Species In Genus: 11 species: America. Etymology: (Greek: chief or goat + chicory, meaning is obscure) Note: Closely related to Nothocalais. Self-pollination complicates variation in some species; polyploidy and hybridization blur distinctions between some taxa.
eFlora Treatment Author: Gary I. Baird
Reference: Baird 2006 FNANM 19:323--335
Unabridged Reference: Baird 1996 Ph.D. Dissertation Univ of Texas, Austin
Species: Agoseris heterophyllaView Description 

Habit: Annual 5--60 cm, generally erect. Leaf: basal and often cauline; petiole not purple; blade generally 1--25 cm, +- oblanceolate, obtuse to long-tapered, entire to pinnately lobed; lobes linear to +- spoon-shaped, angled toward leaf tip or spreading; glabrous to densely hairy, hairs white-opaque, glandless. Inflorescence: peduncle +- glabrous, base of head +- tomentose (glabrous); involucre 5--15 mm in flower, 10--25 mm in fruit; phyllaries green or rosy-purple (except margin), sometimes darker spotted and/or tipped; outer phyllaries lanceolate to obovate, obtuse to long-tapered, glabrous or hairs generally colorless- or yellow-translucent (often with purple cross-walls), glandular, occasionally mixed with white-opaque, glandless hairs, margin glabrous or ciliate (tomentose); inner elongating in fruit. Flower: tube 1--5 mm, ligule yellow. Fruit: outermost generally different (all alike); body 2--5 mm, generally fusiform but highly variable, sometimes inflated, tip gradually tapered to truncate; ribs straight to wavy (ribless), uniform or smaller downward, glabrous to minutely coarse-hairy; beak 5--11 mm, slender, generally 2--3 × body; pappus 4--9 mm, in 2--3 series.

Agoseris heterophylla var. cryptopleura Greene
Leaf: lobes generally 3--5 pairs; 2° lobes generally 1; +- hairy (glabrous). Inflorescence: outer phyllaries lanceolate to (ob)ovate, glabrous to densely long-soft hairy. Flower: generally 20--100+, generally open well into day; ligule 10--15 mm, much exceeding involucre; anthers 2--4 mm. Fruit: highly variable but ribs +- reduced proximally. Chromosomes: 2n=18.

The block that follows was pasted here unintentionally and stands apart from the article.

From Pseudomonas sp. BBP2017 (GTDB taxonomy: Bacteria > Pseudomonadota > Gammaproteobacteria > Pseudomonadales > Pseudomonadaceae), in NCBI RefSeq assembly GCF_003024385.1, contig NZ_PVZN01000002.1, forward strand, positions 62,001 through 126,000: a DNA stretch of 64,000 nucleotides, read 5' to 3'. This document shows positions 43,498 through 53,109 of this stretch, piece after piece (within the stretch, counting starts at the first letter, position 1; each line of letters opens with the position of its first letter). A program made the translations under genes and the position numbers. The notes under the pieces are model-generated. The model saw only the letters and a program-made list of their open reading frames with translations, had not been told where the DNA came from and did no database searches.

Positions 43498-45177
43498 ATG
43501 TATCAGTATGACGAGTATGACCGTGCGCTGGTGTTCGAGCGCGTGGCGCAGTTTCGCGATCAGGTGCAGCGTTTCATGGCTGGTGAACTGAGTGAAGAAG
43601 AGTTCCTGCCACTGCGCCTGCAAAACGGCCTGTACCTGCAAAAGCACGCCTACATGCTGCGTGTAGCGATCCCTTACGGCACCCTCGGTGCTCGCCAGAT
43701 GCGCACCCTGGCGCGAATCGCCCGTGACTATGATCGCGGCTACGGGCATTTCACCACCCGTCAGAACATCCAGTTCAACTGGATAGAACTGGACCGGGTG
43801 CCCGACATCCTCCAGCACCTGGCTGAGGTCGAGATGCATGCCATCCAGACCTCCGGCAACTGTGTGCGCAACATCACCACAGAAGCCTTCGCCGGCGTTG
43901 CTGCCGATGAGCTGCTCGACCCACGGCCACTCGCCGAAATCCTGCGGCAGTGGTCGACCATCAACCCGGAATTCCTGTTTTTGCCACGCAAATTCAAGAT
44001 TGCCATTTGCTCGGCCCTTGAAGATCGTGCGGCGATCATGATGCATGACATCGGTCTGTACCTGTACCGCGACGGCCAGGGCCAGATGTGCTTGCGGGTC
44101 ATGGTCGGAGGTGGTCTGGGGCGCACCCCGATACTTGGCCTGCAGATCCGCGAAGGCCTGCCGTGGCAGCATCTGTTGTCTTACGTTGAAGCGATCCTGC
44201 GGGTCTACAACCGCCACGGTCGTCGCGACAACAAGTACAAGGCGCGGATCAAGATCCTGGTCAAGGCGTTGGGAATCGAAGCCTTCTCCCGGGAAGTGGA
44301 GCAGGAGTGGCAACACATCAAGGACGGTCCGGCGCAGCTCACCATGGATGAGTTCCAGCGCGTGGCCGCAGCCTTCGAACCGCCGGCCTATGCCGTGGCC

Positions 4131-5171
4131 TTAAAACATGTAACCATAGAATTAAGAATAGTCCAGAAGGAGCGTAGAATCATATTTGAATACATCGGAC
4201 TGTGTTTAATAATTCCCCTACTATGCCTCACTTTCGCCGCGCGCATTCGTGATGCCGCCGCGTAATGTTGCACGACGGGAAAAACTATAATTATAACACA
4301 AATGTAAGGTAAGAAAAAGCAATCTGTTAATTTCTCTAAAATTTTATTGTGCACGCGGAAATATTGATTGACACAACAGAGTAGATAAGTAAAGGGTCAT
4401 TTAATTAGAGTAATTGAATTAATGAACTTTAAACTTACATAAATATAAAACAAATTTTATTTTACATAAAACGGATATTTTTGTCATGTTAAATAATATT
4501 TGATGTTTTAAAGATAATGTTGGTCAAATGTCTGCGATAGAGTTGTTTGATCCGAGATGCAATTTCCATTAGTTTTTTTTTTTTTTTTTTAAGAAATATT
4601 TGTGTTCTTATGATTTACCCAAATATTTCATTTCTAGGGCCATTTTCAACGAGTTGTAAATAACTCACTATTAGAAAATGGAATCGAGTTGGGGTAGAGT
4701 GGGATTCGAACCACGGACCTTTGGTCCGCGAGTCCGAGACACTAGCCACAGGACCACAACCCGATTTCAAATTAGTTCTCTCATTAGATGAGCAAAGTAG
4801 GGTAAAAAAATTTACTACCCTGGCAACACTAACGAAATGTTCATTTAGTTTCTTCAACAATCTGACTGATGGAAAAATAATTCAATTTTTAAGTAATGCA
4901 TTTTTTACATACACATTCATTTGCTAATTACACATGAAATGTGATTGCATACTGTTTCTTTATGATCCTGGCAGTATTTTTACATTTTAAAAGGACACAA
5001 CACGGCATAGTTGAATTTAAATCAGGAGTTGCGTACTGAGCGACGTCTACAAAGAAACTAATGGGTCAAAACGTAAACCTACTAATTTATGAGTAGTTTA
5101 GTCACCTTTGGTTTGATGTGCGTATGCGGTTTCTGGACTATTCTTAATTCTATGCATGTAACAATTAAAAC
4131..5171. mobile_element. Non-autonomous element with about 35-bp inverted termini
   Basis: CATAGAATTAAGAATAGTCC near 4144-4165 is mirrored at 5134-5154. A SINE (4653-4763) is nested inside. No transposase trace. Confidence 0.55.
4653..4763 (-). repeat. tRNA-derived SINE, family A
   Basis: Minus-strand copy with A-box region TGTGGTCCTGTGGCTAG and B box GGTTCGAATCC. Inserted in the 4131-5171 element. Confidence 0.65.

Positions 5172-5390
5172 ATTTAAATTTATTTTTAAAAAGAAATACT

Ecology: Many open habitats; Elevation: generally 150--1000(2000) m. Bioregional Distribution: NCoRI, SNF, Teh, GV (uncommon, generally near edges), SnFrB, SCoR, WTR. Flowering Time: May--Jun Note: Agoseris heterophylla var. cryptopleura only outcrosses; almost impossible to separate from Agoseris heterophylla var. heterophylla when out of flower. Hybridizes (uncommonly) with Agoseris hirsuta.
Synonyms: Agoseris californica (Nutt.) Hoover; Agoseris heterophylla var. californica (Nutt.) Davidson & Moxley; Agoseris heterophylla var. crenulata (H.M. Hall) Jeps.; Agoseris heterophylla var. turgida (H.M. Hall) Jeps.; Agoseris major Jeps. ex Greene
Jepson eFlora Author: Gary I. Baird
Reference: Baird 2006 FNANM 19:323--335
Index of California Plant Names (ICPN; linked via the Jepson Online Interchange)

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Citation for this treatment: Gary I. Baird 2012, Agoseris heterophylla var. cryptopleura, in Jepson Flora Project (eds.) Jepson eFlora, eflora_display.php?tid=6324, accessed on January 19, 2020.

Citation for the whole project: Jepson Flora Project (eds.) 2020, Jepson eFlora,, accessed on January 19, 2020.

Agoseris heterophylla var. cryptopleura
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© 2019 Barry Breckling
Agoseris heterophylla var. cryptopleura
click for enlargement
© 2009 Barry Breckling
Agoseris heterophylla var. cryptopleura
click for enlargement
© 2019 Barry Breckling
Agoseris heterophylla var. cryptopleura
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© 2012 Barry Rice
Agoseris heterophylla var. cryptopleura
click for enlargement
© 2019 Barry Breckling
Agoseris heterophylla var. cryptopleura
click for enlargement
© 2011 Barry Breckling

More photos of Agoseris heterophylla var. cryptopleura in CalPhotos

Geographic subdivisions for Agoseris heterophylla var. cryptopleura:
NCoRI, SNF, Teh, GV (uncommon, generally near edges), SnFrB, SCoR, WTR.
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map of distribution 1
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Data provided by the participants of the  Consortium of California Herbaria.
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All markers link to CCH specimen records. The original determination is shown in the popup window.
Blue markers indicate specimens that map to one of the expected Jepson geographic subdivisions (see left map). Purple markers indicate specimens collected from a garden, greenhouse, or other non-wild location.
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CCH collections by month

Duplicates counted once; synonyms included.
Species do not include records of infraspecific taxa, if there are more than 1 infraspecific taxon in CA.
Blue line denotes eFlora flowering time (fruiting time in some monocot genera).